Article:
To attract investors, Kenya continues to pursue initiatives aimed at lowering the cost of doing business. There are significant investments made to improve the quality of infrastructure. Kenya’s infrastructure is ranked amongst the best in sub-Saharan Africa.
To address climate change challenges, the country is developing a framework to encourage the growth of green finance, including having developed a comprehensive framework for the issuance of Green Bonds.
During the event, Foreign Secretary Raab announced KShs 20 billion of new UK Government and private investment into government projects including affordable housing and manufacturing.
Raab announced that KShs 5.2 billion of UK Aid to be matched by Shs 3.5 billion of private investment to finance 10,000 green affordable homes in Kenya.
According to Raab, these new homes will be energy and water-efficient properties for low and middle-income families and will contribute to Kenya’s goal of building 500,000 new affordable homes by 2022.
With Kenya urbanizing at a rate higher than the continent’s average, the country is under pressure to make basic shelter and social amenities accessible to the majority poor.
Housing affordability continues to be a key challenge in the country given the current high cost of funding and unavailability of financing, amid rising property prices. The British funding is a welcome injection into the country’s struggling affordable housing sector.
According to the Kenya National Bureau of Statistics, 74.5 per cent of the Kenyan population earn KSh49, 999 (US$487) a month or below in the formal sector.
This means that an affordable housing unit would need to have a monthly rental price of KSh15, 000 (US$146) and below, assuming a maximum of 30 per cent of household gross income is spent on housing, according to Shelter Afrique Chief Executive Officer Andrew Chimphondah.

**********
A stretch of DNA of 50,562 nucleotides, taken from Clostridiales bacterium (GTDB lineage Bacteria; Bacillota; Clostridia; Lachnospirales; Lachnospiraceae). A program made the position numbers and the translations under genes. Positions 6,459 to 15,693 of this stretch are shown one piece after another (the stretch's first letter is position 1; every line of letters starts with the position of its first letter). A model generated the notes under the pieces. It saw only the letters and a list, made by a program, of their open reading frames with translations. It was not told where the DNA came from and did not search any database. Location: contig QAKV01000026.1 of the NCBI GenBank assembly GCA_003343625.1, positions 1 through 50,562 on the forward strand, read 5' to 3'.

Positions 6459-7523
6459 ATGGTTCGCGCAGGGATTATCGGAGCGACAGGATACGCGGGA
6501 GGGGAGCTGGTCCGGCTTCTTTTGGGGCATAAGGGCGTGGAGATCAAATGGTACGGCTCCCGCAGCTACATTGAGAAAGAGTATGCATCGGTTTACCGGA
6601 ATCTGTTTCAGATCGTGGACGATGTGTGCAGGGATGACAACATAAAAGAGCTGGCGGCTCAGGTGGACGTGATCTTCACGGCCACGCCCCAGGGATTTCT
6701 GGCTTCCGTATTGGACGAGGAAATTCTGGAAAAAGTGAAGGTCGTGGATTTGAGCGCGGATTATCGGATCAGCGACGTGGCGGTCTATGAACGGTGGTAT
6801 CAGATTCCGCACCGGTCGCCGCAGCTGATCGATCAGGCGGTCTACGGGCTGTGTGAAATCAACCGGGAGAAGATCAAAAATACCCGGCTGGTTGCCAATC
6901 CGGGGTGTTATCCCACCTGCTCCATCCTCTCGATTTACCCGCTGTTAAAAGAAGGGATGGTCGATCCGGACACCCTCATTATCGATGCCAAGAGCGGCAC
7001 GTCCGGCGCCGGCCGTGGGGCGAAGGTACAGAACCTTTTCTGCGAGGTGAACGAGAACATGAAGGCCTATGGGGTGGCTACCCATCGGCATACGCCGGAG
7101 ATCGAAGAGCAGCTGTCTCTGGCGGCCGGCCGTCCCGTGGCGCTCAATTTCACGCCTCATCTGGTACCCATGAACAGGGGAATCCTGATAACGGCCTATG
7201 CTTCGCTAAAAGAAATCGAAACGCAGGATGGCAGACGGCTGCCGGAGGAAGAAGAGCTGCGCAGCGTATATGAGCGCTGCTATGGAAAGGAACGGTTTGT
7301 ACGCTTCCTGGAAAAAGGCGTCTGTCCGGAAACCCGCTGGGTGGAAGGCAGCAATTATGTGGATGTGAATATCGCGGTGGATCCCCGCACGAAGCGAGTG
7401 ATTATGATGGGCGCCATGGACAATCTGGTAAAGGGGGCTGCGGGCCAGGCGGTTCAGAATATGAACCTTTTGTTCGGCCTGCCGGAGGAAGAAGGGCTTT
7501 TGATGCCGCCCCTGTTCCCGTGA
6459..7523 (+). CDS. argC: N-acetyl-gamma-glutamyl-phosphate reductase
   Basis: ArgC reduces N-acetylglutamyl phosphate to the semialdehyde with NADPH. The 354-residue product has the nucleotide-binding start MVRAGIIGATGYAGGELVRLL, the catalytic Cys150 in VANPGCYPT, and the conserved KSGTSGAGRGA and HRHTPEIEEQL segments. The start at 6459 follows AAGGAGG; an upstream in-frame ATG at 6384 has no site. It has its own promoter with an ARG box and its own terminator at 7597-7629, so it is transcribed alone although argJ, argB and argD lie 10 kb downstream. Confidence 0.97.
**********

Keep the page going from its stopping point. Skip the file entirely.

Speaking at an earlier event on housing elsewhere, Chimphondah said that Shelter Afrique is encouraged by the formation of the Kenya Mortgage Refinance Company (KRMC), which will provide long term lending to commercial banks, microfinance banks and Saccos to allow them to extend mortgage loans to eligible mwananchi over a longer period and at a lower cost.
“That is important because it enhances affordability and boosts the uptake of housing thus Shelter Afrique’s decision to invest US$2m in KRMC to stimulate the demand for affordable housing,” he said.
Buoyed by significant government investment in the 2021-22 national budget, combined with attractive incentives for private developers, the affordable housing sector in Kenya is well set to provide attractive opportunities to investors.
According to Vivian Ombwayo, Director of Research and Valuation at Broll Kenya, the demand base of low- to middle-income earners, which accounts for more than half of the economically active urban population, lends a real impetus to the demand for affordable housing. For example, an online affordable housing platform developed by the government, known as Boma Yangu, has clocked up over 320,000 subscribers to date.
She adds that the lion’s share of affordable housing is being taken up by government projects mainly driven by the availability of land. Land cost is a very important aspect when it comes to affordable housing, coupled with innovative ways of minimising overall projects costs, such as alternative building technologies.
Ombwayo decries that the private sector is yet to catch up but there has been a lot of traction in recent years, especially as the private sector attempts the tricky balance of cost versus the final price of a unit.